Offering half or full day packages, WCD offers the opportunity to drive not one, but the full range of available cars, which currently includes a Mercedes SLR McLaren, Ferrari F430, Porsche GT3, Lamborghini Gallardo Spyder, Aston Martin Vantage, Ford GT and optional Noble M400. And since WCD prides itself on an inventory of company-owned, current year/model vehicles, we've heard the Ferrari 430 Scuderia, Porsche GT2 and Audi R8 will soon join the fleet.
Held at various locations throughout the country, you'll get the chance to become well acquainted with each car on the open road-including challenging 'driver's roads'-logging as much as 250 miles. This is not a driving school, but rather a day of unparalleled thrills. And through the expert advice of WCD's pro instructors, you will have a clear understanding of how to operate each car properly, further expanding overall driving prowess. You will also develop a new appreciation for the power and performance of these incredible vehicles. No one walks away from a WCD event without a smile and sense of accomplishment. And, perhaps best of all, the package is pleasingly affordable, starting at $1,295 per guest.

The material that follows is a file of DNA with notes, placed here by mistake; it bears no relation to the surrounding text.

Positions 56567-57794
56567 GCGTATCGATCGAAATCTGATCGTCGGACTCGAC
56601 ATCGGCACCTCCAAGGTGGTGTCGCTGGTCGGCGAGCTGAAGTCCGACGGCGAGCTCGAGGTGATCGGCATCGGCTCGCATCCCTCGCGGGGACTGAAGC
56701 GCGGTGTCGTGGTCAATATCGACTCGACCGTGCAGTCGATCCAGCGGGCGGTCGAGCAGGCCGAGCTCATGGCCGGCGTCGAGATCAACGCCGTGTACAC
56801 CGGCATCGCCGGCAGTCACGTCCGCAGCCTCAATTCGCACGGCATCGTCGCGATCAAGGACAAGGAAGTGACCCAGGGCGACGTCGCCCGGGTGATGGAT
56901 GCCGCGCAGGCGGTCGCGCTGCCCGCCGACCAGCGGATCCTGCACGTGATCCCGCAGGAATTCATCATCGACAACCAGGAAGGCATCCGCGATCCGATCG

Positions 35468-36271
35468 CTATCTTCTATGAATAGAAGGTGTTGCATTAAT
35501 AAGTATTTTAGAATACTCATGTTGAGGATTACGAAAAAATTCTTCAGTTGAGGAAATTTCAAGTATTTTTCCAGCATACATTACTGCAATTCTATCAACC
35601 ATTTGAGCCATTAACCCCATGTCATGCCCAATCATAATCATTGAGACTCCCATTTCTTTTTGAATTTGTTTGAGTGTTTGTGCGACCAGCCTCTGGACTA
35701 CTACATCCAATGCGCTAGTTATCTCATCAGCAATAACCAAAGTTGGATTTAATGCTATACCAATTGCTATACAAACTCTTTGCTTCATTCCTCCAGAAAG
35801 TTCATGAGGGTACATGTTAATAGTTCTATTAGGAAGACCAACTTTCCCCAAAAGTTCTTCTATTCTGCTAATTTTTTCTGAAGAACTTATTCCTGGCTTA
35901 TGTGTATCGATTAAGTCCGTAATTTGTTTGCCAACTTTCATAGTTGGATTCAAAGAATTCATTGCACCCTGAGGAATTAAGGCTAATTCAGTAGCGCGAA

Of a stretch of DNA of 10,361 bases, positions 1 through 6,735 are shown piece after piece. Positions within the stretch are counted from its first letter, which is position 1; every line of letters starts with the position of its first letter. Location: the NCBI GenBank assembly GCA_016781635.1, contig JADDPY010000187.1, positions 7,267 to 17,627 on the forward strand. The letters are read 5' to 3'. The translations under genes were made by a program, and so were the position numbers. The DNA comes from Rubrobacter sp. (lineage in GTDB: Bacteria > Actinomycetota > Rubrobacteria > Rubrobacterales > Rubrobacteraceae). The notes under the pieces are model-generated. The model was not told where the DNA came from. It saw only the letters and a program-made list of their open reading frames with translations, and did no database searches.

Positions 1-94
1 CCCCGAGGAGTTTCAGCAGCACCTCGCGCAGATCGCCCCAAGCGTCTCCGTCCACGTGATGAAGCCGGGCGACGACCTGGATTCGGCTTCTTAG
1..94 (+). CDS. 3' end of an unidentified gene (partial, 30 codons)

At the end of the drive, participants are treated to a full buffet and a gift to commemorate the day's experience. But the real rewards are the memories.
For 2008, WCD will incorporate a Road and Track package that will allow drivers to push the cars even harder. Plans for a WCD Platinum package, encompassing a mix of cars, boats and executive jets is also in the works. Hey, when you're fulfilling dreams, you may as well hit them all. -Robert Hallstrom